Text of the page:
With second ‘ag gag’ law struck down, eyes turn to appeals courts

With so-called “ag gag” laws getting struck down in Idaho and Utah, the fate of such statutes is expected to be decided by federal appellate courts with jurisdiction over 15 Western states.
Mateusz Perkowski

Capital Press

Published on July 12, 2017 10:39AM

Last changed on July 12, 2017 10:53AM

With a second so-called “ag gag” law getting struck down, the fate of prohibitions against secret farm recordings now rests with federal appellate courts, experts say.

Two neighboring states, Idaho and Utah, enacted laws barring people from gaining entry to farms under false pretenses to film agricultural operations.

The statutes were prompted by broadly publicized undercover videos that depicted animal abuse at livestock facilities.

A federal judge recently found Utah’s statute to unconstitutionally violate free speech rights, largely on the same grounds that Idaho’s law was earlier invalidated.

The ruling in Idaho is already being reviewed by the 9th U.S. Circuit Court of Appeals, while the Utah opinion is expected to be challenged before the 10th U.S. Circuit Court of Appeals. Together, the federal appellate courts have jurisdiction over 15 Western states.

However, the 9th Circuit is widely viewed as more liberal than the 10th Circuit, potentially setting up a “circuit split” on the laws that would invite U.S. Supreme Court review, experts say.

Despite its conservative reputation, the 10th Circuit is likely to uphold U.S. District Judge Robert Shelby’s recent ruling against Utah’s statute, said Stewart Gollan, attorney for the Animal Legal Defense Fund, which sued to oppose the laws.

False statements, such as those used to obtain farm jobs, would likely be protected under a Supreme Court precedent that threw out a law criminalizing lies about military service, he said.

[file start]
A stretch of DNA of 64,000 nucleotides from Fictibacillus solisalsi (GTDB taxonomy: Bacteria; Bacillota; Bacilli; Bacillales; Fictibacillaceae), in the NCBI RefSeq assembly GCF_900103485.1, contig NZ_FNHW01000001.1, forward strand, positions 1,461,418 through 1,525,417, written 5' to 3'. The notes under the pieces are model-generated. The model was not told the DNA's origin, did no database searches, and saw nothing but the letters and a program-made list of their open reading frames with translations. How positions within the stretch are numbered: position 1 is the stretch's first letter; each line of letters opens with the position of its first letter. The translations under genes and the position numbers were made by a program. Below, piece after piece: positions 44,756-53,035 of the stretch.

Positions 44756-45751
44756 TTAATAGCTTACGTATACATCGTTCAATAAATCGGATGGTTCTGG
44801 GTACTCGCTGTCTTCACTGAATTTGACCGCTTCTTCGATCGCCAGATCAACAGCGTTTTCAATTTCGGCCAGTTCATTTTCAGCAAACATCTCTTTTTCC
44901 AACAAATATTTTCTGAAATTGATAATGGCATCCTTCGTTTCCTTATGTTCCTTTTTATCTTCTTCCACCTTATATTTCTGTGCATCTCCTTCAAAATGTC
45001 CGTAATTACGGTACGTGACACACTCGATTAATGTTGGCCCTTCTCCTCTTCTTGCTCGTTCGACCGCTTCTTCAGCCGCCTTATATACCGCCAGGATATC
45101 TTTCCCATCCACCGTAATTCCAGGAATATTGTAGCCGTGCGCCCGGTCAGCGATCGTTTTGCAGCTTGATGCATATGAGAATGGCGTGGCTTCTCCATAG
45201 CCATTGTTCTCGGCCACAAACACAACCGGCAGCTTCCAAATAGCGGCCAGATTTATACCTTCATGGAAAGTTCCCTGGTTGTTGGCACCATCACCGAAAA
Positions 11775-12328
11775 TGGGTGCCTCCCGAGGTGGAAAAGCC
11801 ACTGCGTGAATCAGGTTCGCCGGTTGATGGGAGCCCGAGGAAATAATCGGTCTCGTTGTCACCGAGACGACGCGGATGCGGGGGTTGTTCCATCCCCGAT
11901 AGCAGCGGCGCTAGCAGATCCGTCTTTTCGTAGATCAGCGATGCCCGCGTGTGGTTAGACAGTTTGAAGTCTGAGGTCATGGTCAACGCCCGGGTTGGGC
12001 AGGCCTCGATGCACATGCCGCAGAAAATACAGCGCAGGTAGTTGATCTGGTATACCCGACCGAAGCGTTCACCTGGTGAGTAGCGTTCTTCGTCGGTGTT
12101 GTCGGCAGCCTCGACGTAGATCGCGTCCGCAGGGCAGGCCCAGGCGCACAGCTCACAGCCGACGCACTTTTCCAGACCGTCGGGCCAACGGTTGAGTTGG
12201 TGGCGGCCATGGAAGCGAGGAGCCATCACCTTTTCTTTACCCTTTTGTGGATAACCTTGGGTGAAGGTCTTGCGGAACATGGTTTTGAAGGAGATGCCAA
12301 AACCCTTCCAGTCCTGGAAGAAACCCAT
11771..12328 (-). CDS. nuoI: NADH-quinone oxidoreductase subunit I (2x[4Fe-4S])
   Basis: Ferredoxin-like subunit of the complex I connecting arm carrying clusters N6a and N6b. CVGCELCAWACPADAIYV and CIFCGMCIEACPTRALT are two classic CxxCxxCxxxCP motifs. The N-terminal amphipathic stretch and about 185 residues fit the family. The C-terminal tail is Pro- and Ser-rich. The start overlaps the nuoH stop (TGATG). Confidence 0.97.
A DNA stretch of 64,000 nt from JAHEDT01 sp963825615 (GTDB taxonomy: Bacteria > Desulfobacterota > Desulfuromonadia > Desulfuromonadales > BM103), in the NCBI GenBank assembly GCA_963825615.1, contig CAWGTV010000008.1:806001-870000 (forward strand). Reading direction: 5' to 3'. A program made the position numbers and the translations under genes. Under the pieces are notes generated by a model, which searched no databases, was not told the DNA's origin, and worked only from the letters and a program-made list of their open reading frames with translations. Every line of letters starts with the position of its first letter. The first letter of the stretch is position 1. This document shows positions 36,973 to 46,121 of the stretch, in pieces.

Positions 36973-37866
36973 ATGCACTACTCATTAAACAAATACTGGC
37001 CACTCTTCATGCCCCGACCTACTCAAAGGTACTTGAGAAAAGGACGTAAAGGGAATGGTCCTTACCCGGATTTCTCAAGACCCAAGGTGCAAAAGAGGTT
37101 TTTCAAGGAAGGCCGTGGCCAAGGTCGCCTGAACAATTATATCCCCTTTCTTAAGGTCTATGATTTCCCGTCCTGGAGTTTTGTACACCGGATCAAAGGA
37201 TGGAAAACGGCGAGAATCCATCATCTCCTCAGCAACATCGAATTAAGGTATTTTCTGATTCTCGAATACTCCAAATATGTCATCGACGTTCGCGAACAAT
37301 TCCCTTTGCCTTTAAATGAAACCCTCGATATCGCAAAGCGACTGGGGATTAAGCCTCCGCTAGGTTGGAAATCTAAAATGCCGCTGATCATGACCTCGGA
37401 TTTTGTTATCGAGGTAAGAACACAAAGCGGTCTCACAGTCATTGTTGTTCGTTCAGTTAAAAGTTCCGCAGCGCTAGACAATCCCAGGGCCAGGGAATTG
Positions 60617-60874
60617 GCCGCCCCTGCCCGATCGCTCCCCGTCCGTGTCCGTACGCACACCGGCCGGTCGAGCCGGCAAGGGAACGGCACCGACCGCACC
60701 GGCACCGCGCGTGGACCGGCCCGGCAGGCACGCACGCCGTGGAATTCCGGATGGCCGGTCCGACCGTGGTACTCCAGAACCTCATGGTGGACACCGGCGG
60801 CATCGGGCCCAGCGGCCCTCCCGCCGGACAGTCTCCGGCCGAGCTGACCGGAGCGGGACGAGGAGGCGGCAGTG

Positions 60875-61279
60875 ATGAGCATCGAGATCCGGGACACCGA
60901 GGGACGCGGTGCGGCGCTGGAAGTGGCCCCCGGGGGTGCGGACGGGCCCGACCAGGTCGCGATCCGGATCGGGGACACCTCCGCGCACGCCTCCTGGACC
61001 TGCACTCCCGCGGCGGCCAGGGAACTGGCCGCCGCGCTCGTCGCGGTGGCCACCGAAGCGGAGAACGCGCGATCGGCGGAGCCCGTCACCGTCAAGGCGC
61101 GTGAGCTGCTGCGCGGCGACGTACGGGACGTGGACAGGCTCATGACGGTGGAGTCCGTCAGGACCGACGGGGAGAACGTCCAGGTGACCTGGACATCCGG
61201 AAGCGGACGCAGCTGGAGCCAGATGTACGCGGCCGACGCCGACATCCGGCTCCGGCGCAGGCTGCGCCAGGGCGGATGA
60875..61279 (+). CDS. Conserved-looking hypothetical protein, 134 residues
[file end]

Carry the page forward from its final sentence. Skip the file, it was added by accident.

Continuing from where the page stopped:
“The Supreme Court made very clear that even untrue speech can, in many cases, enjoy First Amendment protection,” said Gollan.

In the Utah ruling, the judge found that many potential “false pretenses” criminalized by the state’s law would be too innocuous to cause “legally cognizable harm,” so they remain protected as free speech.

Utah’s statute “criminalizes a broad swath of lies that result in no harm at all,” such as job applicant claiming “that he is a born-again Christian, that he is married with kids, that he is a fan of the local sports team,” the judge said.

John Dillard, an attorney for the Animal Agriculture Alliance, said it’s tough to predict how Utah’s statute will be interpreted by the 10th Circuit.

“It’s a case of first impression,” said Dillard, who submitted a court brief defending Utah’s law.

Even if the 10th Circuit agrees the Utah statute is unconstitutional, the ruling would hopefully shed some light on the type of activities that can be lawfully prohibited, he said.

According to the judge’s ruling, Utah’s statute unlawfully interfered with the creation of free speech, similarly to a statute that taxes ink and paper to suppress the views of a newspaper.

The right to broadcast a video would “mean very little” if the government could “circumvent that right by regulating with impunity the making of the recording instead,” the judge said.

Since Utah’s law targeted actions — making false statements and secret recordings — not actual speech, lawmakers need to understand the “right reasons” for enacting laws that affect hiring, said Dillard.

“If we’re going to consider actions speech, we’ll need some clearer parameters,” he said.


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